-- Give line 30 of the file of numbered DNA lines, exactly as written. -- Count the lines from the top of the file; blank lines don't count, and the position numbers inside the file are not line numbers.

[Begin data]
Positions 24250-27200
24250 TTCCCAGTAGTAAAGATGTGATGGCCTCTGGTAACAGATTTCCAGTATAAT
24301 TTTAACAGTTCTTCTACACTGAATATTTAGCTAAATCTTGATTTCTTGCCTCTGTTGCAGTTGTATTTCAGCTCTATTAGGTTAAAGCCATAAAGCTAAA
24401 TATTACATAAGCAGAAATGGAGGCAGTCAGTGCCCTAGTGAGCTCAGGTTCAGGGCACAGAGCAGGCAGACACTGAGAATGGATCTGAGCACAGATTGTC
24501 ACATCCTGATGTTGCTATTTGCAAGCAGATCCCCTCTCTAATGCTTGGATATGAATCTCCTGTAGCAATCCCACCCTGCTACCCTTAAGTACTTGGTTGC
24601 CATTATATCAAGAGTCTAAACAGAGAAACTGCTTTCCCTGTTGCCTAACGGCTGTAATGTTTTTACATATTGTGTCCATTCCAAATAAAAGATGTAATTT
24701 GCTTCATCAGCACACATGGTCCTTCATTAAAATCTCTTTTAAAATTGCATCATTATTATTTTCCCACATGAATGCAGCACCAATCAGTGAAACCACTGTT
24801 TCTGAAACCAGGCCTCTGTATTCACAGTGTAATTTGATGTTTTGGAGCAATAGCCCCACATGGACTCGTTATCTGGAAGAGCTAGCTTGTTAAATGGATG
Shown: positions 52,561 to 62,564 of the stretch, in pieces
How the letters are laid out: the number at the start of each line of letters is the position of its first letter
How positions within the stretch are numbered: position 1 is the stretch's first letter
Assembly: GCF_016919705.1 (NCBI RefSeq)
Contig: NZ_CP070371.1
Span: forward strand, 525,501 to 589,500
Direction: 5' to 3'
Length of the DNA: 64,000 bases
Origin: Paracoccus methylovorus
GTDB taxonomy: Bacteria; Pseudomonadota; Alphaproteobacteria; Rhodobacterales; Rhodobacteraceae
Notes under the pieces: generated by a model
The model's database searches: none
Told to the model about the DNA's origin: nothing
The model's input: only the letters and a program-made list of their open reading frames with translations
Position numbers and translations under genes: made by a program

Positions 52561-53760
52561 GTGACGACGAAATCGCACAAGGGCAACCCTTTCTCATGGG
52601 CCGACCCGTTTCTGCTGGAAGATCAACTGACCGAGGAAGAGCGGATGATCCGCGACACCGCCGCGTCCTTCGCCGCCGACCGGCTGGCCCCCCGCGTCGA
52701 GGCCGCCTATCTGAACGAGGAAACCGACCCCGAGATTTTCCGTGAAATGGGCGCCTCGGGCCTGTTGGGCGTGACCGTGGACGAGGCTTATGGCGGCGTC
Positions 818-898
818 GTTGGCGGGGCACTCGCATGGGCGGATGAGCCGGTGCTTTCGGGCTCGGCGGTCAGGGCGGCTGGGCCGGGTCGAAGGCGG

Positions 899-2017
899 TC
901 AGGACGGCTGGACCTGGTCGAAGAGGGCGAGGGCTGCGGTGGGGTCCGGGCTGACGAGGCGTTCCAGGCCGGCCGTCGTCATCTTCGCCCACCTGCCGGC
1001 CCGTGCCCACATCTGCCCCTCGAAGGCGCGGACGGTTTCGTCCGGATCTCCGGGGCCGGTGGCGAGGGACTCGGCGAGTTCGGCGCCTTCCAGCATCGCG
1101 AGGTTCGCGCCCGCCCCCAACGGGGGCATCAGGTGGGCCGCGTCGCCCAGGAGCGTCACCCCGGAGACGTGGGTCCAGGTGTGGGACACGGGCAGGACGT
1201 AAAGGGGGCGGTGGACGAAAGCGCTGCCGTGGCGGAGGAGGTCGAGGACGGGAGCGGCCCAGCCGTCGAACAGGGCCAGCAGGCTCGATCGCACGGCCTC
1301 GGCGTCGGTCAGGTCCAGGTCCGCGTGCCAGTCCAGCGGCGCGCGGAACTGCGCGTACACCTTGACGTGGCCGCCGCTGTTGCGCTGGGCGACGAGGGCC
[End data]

Positions 899-2017